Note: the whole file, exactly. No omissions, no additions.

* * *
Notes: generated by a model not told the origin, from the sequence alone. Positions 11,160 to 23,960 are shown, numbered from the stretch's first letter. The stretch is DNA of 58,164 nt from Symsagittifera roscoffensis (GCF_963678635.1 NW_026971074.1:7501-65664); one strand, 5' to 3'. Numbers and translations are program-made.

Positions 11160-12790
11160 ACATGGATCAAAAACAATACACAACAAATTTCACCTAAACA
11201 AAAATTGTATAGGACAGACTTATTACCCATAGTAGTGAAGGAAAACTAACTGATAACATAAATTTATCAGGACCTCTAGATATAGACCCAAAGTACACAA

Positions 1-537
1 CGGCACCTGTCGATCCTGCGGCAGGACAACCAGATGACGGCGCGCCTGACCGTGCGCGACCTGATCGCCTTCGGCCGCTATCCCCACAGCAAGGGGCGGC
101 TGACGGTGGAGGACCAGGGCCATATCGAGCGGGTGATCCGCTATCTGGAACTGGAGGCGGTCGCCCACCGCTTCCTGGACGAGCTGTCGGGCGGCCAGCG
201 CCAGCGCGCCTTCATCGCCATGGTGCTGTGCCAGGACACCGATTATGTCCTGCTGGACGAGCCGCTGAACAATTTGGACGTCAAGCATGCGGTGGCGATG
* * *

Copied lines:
Notes: generated by a model not told the origin, from the sequence alone. Positions 11,160 to 23,960 are shown, numbered from the stretch's first letter. The stretch is DNA of 58,164 nt from Symsagittifera roscoffensis (GCF_963678635.1 NW_026971074.1:7501-65664); one strand, 5' to 3'. Numbers and translations are program-made.

Positions 11160-12790
11160 ACATGGATCAAAAACAATACACAACAAATTTCACCTAAACA
11201 AAAATTGTATAGGACAGACTTATTACCCATAGTAGTGAAGGAAAACTAACTGATAACATAAATTTATCAGGACCTCTAGATATAGACCCAAAGTACACAA

Positions 1-537
1 CGGCACCTGTCGATCCTGCGGCAGGACAACCAGATGACGGCGCGCCTGACCGTGCGCGACCTGATCGCCTTCGGCCGCTATCCCCACAGCAAGGGGCGGC
101 TGACGGTGGAGGACCAGGGCCATATCGAGCGGGTGATCCGCTATCTGGAACTGGAGGCGGTCGCCCACCGCTTCCTGGACGAGCTGTCGGGCGGCCAGCG
201 CCAGCGCGCCTTCATCGCCATGGTGCTGTGCCAGGACACCGATTATGTCCTGCTGGACGAGCCGCTGAACAATTTGGACGTCAAGCATGCGGTGGCGATG